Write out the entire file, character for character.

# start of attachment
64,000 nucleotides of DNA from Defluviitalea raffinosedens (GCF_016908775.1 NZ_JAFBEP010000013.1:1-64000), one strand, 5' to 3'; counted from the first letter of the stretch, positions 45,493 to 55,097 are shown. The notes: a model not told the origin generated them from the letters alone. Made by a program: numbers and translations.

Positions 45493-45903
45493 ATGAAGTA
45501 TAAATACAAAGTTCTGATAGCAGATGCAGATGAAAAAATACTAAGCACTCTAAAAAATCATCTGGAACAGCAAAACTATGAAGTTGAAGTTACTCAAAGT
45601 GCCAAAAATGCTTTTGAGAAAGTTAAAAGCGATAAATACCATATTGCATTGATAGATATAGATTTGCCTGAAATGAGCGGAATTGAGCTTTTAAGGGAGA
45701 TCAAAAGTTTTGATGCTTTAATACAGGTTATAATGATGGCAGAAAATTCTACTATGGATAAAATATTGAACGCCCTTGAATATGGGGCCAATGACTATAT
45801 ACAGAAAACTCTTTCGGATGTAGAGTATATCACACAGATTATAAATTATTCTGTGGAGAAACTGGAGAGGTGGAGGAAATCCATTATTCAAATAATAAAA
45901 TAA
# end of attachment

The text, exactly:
64,000 nucleotides of DNA from Defluviitalea raffinosedens (GCF_016908775.1 NZ_JAFBEP010000013.1:1-64000), one strand, 5' to 3'; counted from the first letter of the stretch, positions 45,493 to 55,097 are shown. The notes: a model not told the origin generated them from the letters alone. Made by a program: numbers and translations.

Positions 45493-45903
45493 ATGAAGTA
45501 TAAATACAAAGTTCTGATAGCAGATGCAGATGAAAAAATACTAAGCACTCTAAAAAATCATCTGGAACAGCAAAACTATGAAGTTGAAGTTACTCAAAGT
45601 GCCAAAAATGCTTTTGAGAAAGTTAAAAGCGATAAATACCATATTGCATTGATAGATATAGATTTGCCTGAAATGAGCGGAATTGAGCTTTTAAGGGAGA
45701 TCAAAAGTTTTGATGCTTTAATACAGGTTATAATGATGGCAGAAAATTCTACTATGGATAAAATATTGAACGCCCTTGAATATGGGGCCAATGACTATAT
45801 ACAGAAAACTCTTTCGGATGTAGAGTATATCACACAGATTATAAATTATTCTGTGGAGAAACTGGAGAGGTGGAGGAAATCCATTATTCAAATAATAAAA
45901 TAA